Slaughter; Kill; Murder

Slaughtering. While it was a very long time ago, it doesn’t seem so. I lived close to the ranching community of Paso Robles, California. I’d get my hair cut at Head Hunter Barber Shop. Like many men and women in Paso, one of the barbers raised a few head of cattle each year. He would take them to Brian’s Beef for slaughter. From their the beef went to various markets to be hung for a while, then butchered and sold. I enjoyed fresh, natural grain-fed beef while living there.

Growing up the son of a Welsh woman, I also ate a lot of lamb. Cattle and sheep are slaughtered. Slaughter, according to the dictionary, means killing for food.

People often think hunters kill animals. Actually, hunters slaughter animals for food.

Killing. During the time I spent in Paso, I worked at Camp Roberts in support of National Guard units who trained there. The largest unit that trained there where units of the 40th Infantry Division. One of my functions was to prepare weapons for use by these troops. While the chief aim of America’s armed forces is to protect the peace of our nation, to provide peace for its citizens, it also prepares men to kill enemy on a battlefield. Killing is defined as causing the death of a person or an animal.

Murdering. Basic to our society, and enforced through our legal system, is the injunction not to murder. Murder is defined as the unlawful premeditated killing of one human being by another.

It is easily seen that there is a big difference between slaughtering, killing, and murdering.

Before the fall of the Temple, (Tisha B’Av – 9th Day of Av or 30 August 70 CE), when Roman legions under Titus retook and destroyed Jerusalem and the Second Temple, lambs were purchased four days prior to being slaughtered for the Holy Day of Pesach or Passover. During those four days, the lambs became attached to the families that would then slaughter them before the night of Pesach. See Exodus 12:3-6. These lambs were watched closely so that when slaughtered, they would be without spot or blemish, i.e., without defect, pure, perfect.

After the lamb was slaughtered, its blood was used to mark the doorways of the homes. It was then eaten in the evening by the family that had watched it for the previous four days. This Feast commemorates the night in Egypt that all who who were not so marked lost the first born of their family, which included the Pharaoh, the king of Egypt. It was after this that G-D’s people were released from their bondage to Pharaoh, and began their journey to their rightful homeland, the land of Promise, the land of Israel.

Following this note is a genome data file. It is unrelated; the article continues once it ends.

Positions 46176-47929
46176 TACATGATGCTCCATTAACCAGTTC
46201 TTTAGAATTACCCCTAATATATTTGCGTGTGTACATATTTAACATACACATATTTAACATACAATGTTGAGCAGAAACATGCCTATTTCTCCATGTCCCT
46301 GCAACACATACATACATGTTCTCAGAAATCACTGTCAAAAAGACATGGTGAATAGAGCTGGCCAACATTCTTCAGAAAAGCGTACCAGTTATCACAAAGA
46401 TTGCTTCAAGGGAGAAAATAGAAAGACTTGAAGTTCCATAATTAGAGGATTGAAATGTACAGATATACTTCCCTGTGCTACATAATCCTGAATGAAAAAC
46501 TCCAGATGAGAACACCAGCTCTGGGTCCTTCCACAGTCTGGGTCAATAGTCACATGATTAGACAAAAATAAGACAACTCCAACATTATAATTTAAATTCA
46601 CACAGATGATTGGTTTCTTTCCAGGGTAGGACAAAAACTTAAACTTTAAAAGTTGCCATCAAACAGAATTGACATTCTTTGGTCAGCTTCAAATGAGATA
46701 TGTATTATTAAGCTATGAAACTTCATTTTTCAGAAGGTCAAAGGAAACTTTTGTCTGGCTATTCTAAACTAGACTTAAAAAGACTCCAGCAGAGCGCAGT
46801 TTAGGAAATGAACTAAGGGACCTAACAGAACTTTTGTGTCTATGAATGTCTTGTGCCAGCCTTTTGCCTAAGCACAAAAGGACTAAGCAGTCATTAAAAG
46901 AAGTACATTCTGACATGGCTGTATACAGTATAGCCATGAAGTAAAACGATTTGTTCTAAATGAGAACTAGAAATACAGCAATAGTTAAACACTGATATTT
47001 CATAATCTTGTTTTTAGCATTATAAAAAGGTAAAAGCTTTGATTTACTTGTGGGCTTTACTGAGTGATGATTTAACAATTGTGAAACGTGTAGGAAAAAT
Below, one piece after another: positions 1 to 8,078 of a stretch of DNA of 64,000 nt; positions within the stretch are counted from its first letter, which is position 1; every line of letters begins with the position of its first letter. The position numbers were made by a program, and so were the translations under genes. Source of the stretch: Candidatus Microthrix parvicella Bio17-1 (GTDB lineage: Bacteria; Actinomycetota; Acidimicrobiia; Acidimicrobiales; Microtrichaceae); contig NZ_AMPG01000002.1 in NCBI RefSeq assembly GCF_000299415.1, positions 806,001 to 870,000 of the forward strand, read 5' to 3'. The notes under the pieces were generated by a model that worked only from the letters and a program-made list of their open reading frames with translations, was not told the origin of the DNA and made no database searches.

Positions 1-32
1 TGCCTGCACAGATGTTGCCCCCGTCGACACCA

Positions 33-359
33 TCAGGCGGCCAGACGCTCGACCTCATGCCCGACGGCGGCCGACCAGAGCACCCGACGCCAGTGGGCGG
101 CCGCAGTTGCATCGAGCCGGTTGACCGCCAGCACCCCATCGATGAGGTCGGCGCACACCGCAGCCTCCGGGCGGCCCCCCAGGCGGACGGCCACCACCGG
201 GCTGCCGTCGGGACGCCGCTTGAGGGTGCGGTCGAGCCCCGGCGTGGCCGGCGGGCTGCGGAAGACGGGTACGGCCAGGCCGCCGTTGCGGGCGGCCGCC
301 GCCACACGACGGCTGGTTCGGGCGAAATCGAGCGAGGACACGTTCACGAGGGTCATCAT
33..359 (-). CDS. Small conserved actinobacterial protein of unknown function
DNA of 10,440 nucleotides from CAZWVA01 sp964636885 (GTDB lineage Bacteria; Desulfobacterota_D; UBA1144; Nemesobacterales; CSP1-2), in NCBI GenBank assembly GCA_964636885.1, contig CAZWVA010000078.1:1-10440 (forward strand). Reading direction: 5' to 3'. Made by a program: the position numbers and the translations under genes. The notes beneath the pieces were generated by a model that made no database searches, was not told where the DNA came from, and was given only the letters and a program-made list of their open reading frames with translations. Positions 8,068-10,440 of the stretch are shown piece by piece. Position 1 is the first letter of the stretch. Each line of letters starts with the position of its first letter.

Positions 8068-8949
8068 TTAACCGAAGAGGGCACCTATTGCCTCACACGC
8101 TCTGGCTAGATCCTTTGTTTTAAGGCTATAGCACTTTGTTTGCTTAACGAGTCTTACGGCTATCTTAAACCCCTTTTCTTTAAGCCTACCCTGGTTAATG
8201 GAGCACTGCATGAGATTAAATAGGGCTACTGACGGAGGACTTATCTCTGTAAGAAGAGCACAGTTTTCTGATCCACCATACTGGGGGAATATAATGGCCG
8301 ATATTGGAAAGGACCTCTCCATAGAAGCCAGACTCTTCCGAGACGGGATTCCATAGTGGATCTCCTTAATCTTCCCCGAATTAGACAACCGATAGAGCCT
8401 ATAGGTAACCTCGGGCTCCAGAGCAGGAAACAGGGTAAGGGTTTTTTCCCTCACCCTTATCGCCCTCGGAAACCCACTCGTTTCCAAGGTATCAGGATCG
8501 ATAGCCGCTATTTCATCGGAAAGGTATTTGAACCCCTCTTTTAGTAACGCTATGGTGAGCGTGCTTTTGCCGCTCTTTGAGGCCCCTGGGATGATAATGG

Fast forward a couple thousand years. No Temple. No sacrifice of a lamb can be made. Yet Pesach is still a very large part of our lives as People of G-D, both Christian and Jew.

Last Sunday many Christians celebrated what has become know as Palm Sunday. It commemorates the event of Yeshua entering Jerusalem, and people welcoming Him, crying out to Him, “Blessed is He that comes in the Name of the L-RD.”

There is a connection here. YeshuaJesus walked among us and we became familiar with Him. YeshuaJesus is The Lamb. His blood covers the doorway of our hearts.

This week many Christians will focus on the Crucifixion of Yeshua, and on Sunday His Resurrection. Many Christians don’t use the term Easter, rather call it Resurrection Day, as Easter is a pagan celebration that looks for the coming Spring Season.

Another connection that I made while watching that move, The Robe, is that, unlike the lambs slaughtered for Pesach, YeshuaJesus is G-D’s perfect, pure, unblemished Lamb and was murdered. We murdered Him.

We didn’t slaughter Him. We didn’t kill Him. We murdered Him.

Again, and this is important, the sacrifice of YeshuaJesus meant that, for those who believe in Him, His blood covers the doorway of our hearts, saving us from an eternal death.

Another connection. In the “Eucharist Service” or “Communion Service” that I attended as a kid, the priest would say as we knelt at the alter, “This is the Body which was given to you. . .This is the Blood that was shed for you.” For us. For our sins. It could just as easily be said, this is the Body that you murdered. This is the Blood you spilled.

We were all born spiritually dead. If we wake up, if we become aware of this, then we can turn to our L-RD, and as He was brought to life after three days of death in the tomb, we can be resurrected into a new life.

That Pesach occurs at the beginning of the Spring season is no accident. It is with intent. Spring illustrates the new growth that sprouts from the ground that lay dormant during the Winter. Life from Death.

L-RD Bless, Keep, Shine. . .

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